You know your dog. When he’s off…you can tell. But how do you know whether he’s just in a funk or whether you really should consult with a veterinarian?
No one wants to waste time and money on a vet appointment they don’t really need. That said, these are symptoms you shouldn’t ignore. Here’s how you know your dog needs to see the vet.
Changes in Eating Habits
If dogs love one thing, it’s food. Just like people, all dogs have different appetites and tastes, so there’s nothing to worry about as long as your dog’s eating (and drinking) habits are consistent. But if your usually-ravenous Weimaraner is suddenly apathetic about dinnertime? That’s a sign something’s wrong. Likewise, a dog that can’t get enough food might have – gasp! – a tapeworm and a dog that’s drinking more or less than usual could be suffering from a thyroid issue. Keep good notes and talk to your vet.
Okay, so most don’t smell like rose petals but if your dog suddenly stinks? Something’s up. A few of the most common reasons for noxious odors in dogs are dead teeth, infection, and skin issues, but all kinds of maladies can make your dog smell less than daisy-fresh. Rest assured by the time you smell something rank coming from your dog, he probably needs medical treatment to resolve the issue.
The key word here again is “changes.” Your dog isn’t rough-and-tumble? Fine. But if he’s usually the first one out the door at walk time and now can’t be dragged out of bed? That’s an issue. Dogs can suffer a host of issues that make physical activities and even the presence of company uncomfortable. There are also a number of medical problems that can make your dog seem more aggressive and irritable than usual. If your pup just doesn’t seem like himself for more than few days at a time, call the vet for a full check-up.
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Are there activities your dog used to be able to do that he no longer can? If your dog can’t seem to get up the stairs anymore or ever seems a little clumsier than he used to be, talk to your vet. Perhaps his eyesight is deteriorating as he gets older, or maybe he has an inner-ear infection. The cause could be neurological, however, or he may need his medication tweaked a bit. Motor coordination is a really clear sign of how well a dog’s body is functioning.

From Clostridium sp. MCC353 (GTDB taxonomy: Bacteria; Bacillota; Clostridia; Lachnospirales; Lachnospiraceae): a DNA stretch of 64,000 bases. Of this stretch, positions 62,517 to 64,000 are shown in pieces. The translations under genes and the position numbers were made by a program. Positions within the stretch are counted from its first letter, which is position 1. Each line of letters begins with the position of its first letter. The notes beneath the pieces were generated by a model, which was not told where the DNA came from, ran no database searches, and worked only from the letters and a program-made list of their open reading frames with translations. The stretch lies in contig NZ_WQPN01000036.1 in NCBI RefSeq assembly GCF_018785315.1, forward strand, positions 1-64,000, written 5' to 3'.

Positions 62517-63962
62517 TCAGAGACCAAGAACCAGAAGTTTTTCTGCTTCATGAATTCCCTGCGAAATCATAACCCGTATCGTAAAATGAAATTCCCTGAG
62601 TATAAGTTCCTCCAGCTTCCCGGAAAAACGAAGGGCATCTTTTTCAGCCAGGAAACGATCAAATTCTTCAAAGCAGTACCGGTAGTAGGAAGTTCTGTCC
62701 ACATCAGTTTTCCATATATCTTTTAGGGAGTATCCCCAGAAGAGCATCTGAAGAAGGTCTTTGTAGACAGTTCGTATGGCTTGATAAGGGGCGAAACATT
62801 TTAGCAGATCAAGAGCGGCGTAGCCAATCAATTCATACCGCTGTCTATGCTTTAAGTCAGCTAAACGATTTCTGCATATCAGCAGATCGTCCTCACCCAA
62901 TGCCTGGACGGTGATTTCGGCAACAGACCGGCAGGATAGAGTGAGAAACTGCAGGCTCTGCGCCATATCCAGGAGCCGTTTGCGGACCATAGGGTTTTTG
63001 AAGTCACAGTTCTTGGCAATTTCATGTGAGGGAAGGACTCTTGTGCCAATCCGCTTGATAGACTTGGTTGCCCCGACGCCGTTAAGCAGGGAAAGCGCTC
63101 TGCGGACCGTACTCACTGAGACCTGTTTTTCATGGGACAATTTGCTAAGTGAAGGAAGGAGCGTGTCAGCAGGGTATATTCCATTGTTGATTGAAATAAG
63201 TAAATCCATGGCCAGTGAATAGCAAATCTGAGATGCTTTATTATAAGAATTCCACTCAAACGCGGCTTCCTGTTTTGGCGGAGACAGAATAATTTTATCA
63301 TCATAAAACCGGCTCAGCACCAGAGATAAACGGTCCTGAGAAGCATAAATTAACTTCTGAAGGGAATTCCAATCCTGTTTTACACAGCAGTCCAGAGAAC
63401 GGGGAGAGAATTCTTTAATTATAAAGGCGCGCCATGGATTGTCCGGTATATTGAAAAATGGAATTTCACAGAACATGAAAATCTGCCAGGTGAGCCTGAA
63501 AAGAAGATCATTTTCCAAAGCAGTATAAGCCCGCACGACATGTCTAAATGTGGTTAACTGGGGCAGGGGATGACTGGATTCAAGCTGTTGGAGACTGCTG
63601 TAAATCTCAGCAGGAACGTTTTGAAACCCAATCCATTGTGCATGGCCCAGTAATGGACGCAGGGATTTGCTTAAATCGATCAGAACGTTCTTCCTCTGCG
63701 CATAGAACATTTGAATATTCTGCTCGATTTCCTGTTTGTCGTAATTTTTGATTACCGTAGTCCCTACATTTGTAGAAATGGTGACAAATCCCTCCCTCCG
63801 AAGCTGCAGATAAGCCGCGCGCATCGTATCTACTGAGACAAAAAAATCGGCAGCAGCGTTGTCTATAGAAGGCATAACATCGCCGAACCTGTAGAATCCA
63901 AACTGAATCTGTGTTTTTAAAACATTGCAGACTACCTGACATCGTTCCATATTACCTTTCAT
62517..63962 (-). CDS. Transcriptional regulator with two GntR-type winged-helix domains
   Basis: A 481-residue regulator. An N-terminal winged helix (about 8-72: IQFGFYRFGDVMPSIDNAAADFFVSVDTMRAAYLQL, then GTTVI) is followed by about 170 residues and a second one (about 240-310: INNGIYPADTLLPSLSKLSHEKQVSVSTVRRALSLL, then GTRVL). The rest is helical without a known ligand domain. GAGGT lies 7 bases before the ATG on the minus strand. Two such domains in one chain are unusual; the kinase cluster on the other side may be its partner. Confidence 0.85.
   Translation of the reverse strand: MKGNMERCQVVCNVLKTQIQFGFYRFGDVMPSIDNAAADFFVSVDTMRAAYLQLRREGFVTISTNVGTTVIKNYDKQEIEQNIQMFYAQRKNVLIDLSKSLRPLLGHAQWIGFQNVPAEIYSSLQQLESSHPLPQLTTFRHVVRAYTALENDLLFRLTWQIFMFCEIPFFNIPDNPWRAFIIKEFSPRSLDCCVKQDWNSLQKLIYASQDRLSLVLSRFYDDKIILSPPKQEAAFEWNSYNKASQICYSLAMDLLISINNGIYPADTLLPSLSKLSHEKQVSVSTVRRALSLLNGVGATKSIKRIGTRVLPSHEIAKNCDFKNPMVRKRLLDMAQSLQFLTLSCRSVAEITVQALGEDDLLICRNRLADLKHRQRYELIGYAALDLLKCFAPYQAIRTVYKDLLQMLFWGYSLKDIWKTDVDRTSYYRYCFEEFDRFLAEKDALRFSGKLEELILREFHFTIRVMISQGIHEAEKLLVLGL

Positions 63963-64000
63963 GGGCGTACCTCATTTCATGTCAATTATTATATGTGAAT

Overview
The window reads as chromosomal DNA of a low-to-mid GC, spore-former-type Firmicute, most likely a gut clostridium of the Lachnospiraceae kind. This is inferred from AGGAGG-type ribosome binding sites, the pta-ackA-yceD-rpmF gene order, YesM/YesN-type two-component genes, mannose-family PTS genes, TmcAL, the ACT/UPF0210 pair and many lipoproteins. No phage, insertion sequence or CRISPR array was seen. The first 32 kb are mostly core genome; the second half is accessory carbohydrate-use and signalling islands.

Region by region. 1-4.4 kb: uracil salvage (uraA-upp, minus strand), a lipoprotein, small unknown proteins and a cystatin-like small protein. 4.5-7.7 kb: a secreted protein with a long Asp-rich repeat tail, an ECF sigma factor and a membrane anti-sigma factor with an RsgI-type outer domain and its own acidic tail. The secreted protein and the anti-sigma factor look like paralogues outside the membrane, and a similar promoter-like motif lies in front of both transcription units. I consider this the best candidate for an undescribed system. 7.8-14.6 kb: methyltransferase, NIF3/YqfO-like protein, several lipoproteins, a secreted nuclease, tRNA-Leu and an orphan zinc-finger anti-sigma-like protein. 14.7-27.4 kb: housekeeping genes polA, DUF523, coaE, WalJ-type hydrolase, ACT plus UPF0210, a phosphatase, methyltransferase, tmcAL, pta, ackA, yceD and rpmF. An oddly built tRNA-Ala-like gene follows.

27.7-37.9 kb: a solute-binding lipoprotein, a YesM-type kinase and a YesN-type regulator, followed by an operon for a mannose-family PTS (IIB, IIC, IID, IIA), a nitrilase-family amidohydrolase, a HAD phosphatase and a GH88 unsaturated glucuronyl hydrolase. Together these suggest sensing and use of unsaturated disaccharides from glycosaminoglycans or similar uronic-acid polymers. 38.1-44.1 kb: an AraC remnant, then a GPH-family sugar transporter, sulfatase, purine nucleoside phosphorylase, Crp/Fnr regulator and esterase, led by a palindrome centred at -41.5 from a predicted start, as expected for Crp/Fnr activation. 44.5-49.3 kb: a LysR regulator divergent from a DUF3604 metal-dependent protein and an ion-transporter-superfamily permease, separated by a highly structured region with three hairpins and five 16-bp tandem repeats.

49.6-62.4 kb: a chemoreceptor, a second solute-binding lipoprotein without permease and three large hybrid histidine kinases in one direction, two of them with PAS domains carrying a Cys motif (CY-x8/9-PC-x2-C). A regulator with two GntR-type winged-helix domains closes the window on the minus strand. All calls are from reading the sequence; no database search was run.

Dogs are kind of like babies in that they eat, sleep, play, and poop. That’s really only a few things! If your dog’s poop is off, something’s amiss. Is he using the bathroom more often or with more difficulty than usual? Or maybe the consistency has changed? What about his pee…is he going only a little at a time, or even having trouble holding it in before it’s potty time? Changes in your dog’s elimination schedule and/or results are cause for concern because they indicate something systematic isn’t working correctly. A qualified veterinarian (and a few diagnostic tests) can get everyone sorted out.
It’s really, really hard to tell when your own dog has gained weight. The best way to check is to look back at old photos of your dog (you know you’ve got hundreds) and be honest about whether or not he’s packed on a few pounds. If he has, it’s smart to have your vet do a full evaluation before beginning any weight loss plan. You’ll get a base weight and some tips for feeding and exercising your dog exactly the right way. Over half of all American dogs are overweight or obese…don’t let yours be one of them!